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Verdi's Macbeth this Sunday January 24 at 8PM on The Lyric Stage

Verdi wrote Macbeth for the Teatro della Pergola in Florence, where it premiered on 14 March, 1847. It was Verdi's tenth opera. Verdi deeply respected Shakespeare, and worked hard to maintain the integrity of his source when he set about to write his own version of Macbeth. Critic Gary Wills has noted the many affinites of Shakespeare and Verdi, how they worked in theater conditions with many similarities, supplying performances on a heavy schedule, to audiences with a voracious appetite for what they wrote, and both had to be aware of censors. Both were hands on in the details of their productions, and both were constrained by the talent available to them for a given role. Shakespeare famously wrote much shorter parts for women because they were played by boys. And for Macbeth, Verdi did not have what he thought was a worthy tenor, so he wrote Macduff as a minor role.(Verdi said that there were only three main characters in Macbeth - Macbeth, his wife, and the witches. Verdi respected his singers, often asking their approval of how he wrote music for them to be sure that they felt it best fit their voice, much as Shakespeare wrote for his band of actors what best suited their abilities and types.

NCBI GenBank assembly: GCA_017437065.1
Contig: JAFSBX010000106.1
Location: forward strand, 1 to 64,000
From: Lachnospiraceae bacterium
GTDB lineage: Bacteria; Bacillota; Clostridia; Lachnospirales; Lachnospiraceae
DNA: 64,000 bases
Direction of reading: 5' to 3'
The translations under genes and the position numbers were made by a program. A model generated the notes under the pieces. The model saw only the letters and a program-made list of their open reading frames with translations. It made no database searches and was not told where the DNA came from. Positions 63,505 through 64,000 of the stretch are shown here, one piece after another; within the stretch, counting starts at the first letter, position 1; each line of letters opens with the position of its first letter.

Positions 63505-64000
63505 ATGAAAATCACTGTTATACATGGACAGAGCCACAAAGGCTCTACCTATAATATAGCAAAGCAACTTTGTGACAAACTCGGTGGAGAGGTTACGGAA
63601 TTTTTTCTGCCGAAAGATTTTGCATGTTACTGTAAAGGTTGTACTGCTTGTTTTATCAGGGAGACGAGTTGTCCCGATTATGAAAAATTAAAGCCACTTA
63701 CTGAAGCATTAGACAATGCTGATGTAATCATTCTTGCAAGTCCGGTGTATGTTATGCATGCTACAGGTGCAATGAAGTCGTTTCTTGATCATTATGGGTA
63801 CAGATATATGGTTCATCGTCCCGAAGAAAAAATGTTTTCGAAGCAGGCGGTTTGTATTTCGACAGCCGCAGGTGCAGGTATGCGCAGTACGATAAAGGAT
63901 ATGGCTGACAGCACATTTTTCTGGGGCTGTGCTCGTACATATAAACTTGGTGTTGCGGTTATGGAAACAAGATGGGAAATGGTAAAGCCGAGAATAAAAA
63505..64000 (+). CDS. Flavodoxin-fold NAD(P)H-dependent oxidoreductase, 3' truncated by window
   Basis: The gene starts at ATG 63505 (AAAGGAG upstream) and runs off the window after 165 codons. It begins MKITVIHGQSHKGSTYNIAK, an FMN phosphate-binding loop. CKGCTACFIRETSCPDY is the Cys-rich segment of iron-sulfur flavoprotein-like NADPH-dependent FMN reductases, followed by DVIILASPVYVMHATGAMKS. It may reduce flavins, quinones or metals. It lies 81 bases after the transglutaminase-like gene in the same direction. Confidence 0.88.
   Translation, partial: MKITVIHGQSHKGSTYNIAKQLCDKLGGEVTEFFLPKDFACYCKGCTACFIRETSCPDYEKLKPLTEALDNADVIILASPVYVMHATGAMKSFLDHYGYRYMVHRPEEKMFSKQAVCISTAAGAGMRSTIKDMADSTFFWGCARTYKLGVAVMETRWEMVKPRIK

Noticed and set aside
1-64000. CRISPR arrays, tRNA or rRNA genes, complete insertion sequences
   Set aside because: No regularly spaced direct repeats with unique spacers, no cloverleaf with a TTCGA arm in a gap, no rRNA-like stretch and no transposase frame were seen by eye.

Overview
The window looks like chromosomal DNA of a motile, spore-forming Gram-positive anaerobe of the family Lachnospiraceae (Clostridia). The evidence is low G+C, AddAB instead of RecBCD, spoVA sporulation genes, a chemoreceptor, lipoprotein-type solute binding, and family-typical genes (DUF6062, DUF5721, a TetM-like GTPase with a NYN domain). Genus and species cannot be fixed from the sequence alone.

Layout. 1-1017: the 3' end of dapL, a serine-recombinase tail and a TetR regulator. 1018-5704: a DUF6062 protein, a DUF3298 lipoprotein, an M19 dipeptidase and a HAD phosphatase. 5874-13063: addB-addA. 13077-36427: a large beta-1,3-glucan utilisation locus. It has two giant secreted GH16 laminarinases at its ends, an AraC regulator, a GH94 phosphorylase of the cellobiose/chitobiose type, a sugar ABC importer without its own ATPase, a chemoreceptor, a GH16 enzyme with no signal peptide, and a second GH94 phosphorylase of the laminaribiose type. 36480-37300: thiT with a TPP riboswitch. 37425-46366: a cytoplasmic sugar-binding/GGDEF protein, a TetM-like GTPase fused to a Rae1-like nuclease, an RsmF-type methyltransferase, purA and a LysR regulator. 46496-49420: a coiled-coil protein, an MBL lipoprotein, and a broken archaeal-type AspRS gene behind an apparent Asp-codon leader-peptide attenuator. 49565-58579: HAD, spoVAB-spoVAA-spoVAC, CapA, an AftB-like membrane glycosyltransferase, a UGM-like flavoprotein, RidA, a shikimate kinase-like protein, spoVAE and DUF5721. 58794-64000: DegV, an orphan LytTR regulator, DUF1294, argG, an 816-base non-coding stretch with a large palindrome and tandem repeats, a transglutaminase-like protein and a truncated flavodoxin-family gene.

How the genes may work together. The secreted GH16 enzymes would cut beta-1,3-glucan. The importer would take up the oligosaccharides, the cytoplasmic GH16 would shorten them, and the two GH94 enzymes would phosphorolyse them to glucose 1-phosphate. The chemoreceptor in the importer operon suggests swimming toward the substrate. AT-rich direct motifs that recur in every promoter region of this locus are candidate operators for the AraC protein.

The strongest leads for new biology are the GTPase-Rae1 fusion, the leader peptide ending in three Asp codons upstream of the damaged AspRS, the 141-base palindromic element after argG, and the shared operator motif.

On return from battle, King Duncan’s generals, Macbeth and Banquo, encounter three unnatural women who deliver a strange prophecy. When Macbeth tells his ambitious wife of their prediction – that he will become King of Scotland – it  leads to much murder, madness and their own death. It follows Shakespeare closely, but the tribute to Verdi and Piave is that it is a unique work of its own.

Piero Cappuccilli sings Macbeth, Shirley Verrett Lady MacBeth, Nicolai Ghiaurov Banquo and Placido Domingio Macduff, with Claudio Abbado conducting the La Scala Orchestra and Chorus.